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©Michael Player

Chapter 2:6-14 (ESV)

Posted on May 19, 2024  - By Chris LaBelle  

Chapter 2:6-14 (ESV) - Shall not all these take up their taunt against him, with scoffing and riddles for him, and say,

“Woe to him who heaps up what is not his own—
    for how long?—
    and loads himself with pledges!”
Will not your debtors suddenly arise,
    and those awake who will make you tremble?
    Then you will be spoil for them.
Because you have plundered many nations,
    all the remnant of the peoples shall plunder you,
for the blood of man and violence to the earth,
    to cities and all who dwell in them.

“Woe to him who gets evil gain for his house,
    to set his nest on high,
    to be safe from the reach of harm!
You have devised shame for your house
    by cutting off many peoples;
    you have forfeited your life.
For the stone will cry out from the wall,
    and the beam from the woodwork respond.

“Woe to him who builds a town with blood
    and founds a city on iniquity!
Behold, is it not from the Lord of hosts
    that peoples labor merely for fire,
    and nations weary themselves for nothing?
For the earth will be filled
    with the knowledge of the glory of the Lord
    as the waters cover the sea.”

Question to consider: How do you think these woes could be applied to us today?

Habakkuk was someone who lived by faith. He trusted that the LORD would judge the proud and unrighteous within Israel, for He could not look upon evil, and His promise was to raise up a people for Himself and dwell among them. However, it was shocking for Habakkuk to hear that the LORD’s plan of judging Israel was to wield the godless Babylonians against them. In his mind, if the godless were able to conquer Israel, it would be the undoing of both the unrighteous and righteous among them. If the entire world was filled with godless men, wouldn’t their wars and greed continue forever?

The LORD reassured Habakkuk that the insatiable desires and greed of the proud would ultimately be their undoing. To illuminate this thought, the LORD pronounced general woes (curses) upon the prideful. While the Babylonians may have been the near-term recipients of these woes, they can be applied to all who fit their description.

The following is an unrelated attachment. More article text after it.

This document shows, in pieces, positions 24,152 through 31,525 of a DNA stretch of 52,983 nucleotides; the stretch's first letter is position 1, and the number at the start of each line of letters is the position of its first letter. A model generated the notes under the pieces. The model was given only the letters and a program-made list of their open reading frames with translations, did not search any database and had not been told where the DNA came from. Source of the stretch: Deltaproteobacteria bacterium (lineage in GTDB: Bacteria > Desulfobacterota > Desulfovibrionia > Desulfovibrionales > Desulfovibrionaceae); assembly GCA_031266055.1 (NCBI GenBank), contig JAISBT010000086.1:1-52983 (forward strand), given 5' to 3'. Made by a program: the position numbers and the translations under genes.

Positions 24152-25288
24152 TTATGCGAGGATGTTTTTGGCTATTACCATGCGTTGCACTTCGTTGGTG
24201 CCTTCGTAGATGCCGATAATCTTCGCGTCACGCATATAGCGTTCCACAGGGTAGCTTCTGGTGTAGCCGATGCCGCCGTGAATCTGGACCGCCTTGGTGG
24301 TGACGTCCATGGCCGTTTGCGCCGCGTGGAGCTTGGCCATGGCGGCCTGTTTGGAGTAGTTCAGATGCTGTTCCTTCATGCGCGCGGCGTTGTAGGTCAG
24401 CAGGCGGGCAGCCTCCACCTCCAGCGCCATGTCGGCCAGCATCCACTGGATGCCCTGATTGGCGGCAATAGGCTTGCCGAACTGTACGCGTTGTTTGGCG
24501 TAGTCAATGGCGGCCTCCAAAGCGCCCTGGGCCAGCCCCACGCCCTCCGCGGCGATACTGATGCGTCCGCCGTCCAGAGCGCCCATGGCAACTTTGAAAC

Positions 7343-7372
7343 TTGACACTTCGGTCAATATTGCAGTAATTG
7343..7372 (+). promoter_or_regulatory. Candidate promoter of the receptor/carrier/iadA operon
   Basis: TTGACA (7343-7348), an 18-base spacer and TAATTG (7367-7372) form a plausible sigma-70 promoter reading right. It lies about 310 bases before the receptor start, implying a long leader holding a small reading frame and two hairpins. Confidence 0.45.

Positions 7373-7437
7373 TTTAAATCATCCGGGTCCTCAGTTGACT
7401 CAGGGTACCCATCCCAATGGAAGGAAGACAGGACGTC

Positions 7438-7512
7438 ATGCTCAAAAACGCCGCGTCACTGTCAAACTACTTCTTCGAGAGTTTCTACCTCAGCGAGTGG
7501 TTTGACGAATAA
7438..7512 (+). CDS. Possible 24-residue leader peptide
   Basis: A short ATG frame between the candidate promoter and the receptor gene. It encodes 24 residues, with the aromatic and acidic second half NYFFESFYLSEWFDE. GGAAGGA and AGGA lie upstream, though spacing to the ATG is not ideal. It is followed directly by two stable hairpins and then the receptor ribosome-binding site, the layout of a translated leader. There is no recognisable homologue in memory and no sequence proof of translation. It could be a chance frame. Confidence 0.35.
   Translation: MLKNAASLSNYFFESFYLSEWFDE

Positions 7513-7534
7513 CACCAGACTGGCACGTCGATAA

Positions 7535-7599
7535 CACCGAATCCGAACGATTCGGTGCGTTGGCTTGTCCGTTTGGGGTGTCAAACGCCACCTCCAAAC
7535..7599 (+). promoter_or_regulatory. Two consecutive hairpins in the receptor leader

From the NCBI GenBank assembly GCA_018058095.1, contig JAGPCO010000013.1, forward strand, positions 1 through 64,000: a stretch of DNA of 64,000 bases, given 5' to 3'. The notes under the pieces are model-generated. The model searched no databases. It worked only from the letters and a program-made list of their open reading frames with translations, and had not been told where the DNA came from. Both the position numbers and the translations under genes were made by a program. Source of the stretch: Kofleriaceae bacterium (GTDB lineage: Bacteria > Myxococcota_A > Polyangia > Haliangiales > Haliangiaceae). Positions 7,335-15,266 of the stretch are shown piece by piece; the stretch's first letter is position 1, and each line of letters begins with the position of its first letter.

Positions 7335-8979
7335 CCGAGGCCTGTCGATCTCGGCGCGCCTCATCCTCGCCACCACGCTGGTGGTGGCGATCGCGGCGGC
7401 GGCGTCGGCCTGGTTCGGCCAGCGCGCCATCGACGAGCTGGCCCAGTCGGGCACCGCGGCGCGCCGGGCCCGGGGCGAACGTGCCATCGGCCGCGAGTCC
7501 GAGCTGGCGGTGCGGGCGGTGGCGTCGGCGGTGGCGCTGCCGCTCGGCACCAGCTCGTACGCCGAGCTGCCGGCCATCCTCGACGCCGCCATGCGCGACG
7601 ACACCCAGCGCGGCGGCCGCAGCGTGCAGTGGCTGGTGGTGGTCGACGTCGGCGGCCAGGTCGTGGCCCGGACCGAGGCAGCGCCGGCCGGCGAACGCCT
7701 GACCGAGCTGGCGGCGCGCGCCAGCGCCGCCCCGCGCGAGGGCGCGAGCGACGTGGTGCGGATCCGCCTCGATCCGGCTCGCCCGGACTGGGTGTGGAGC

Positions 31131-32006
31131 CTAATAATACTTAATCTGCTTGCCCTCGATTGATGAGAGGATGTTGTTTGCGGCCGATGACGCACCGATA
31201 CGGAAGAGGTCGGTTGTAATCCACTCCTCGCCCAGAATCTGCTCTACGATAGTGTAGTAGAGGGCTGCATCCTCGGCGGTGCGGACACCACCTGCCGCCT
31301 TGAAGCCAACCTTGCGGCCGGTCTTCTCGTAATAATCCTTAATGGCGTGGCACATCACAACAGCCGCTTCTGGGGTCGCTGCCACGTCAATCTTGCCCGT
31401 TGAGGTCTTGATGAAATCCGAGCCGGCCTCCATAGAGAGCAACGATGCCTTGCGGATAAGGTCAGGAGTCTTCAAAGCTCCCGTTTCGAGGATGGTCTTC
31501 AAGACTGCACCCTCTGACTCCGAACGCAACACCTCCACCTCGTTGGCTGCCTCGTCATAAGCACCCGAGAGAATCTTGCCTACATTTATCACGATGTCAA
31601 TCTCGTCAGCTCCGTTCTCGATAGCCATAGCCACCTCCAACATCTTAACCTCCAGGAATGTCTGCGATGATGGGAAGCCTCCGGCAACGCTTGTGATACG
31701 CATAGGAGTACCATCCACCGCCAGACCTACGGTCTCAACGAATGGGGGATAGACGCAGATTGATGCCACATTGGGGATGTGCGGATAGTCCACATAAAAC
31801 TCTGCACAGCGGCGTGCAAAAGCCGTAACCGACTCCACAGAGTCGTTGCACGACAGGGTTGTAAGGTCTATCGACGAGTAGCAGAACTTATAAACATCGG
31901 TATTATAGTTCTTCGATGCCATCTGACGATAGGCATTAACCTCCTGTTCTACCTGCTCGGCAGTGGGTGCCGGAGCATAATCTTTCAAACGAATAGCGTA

The first woe was for those who heap up debt for themselves, for their creditors would rise up against them and take their possessions. Babylon took what was not theirs and amassed wealth for herself. They took the treasures of the nations they conquered and tried to turn their best citizens into Babylonians while enslaving or murdering the rest. In the book of Daniel there was a description of those captured from Judah who were given the king’s meat and taught to bow down to their gods. Their day of judgment would come by the Medes and Persians who would band together to defeat them— because they had plundered many nations, all the remnant of the peoples plundered them. God would use them to let Israel return their land after seventy years of exile.

The next two woes deal with those who build up their houses and towns with unrighteous means like theft and murder. Like the king of Babylon, those who try to rule over others so that they labor without purpose do so in iniquity. No matter how high they build their towers and try to insulate themselves from those who would rise up against them, the LORD promised that even the stones of their own buildings would turn on them. There are political and global elitists even today who believe they can create their own personal utopia on the slavery of their lessors. Eventually, the population will rise up against them to be free no matter how much power they believe they wield.

The LORD’s desire is that the earth be filled with those who know Him. The LORD is the source of everything good and is our very reason for being. People may work hard to find purpose in the world outside of God, but everything outside of God diminishes and decays.


Dear heavenly Father, thank You for creating us to be more than the sum of our labors. Help us to find our peace and reason for being in You alone and not in people or things which do not last. Amen.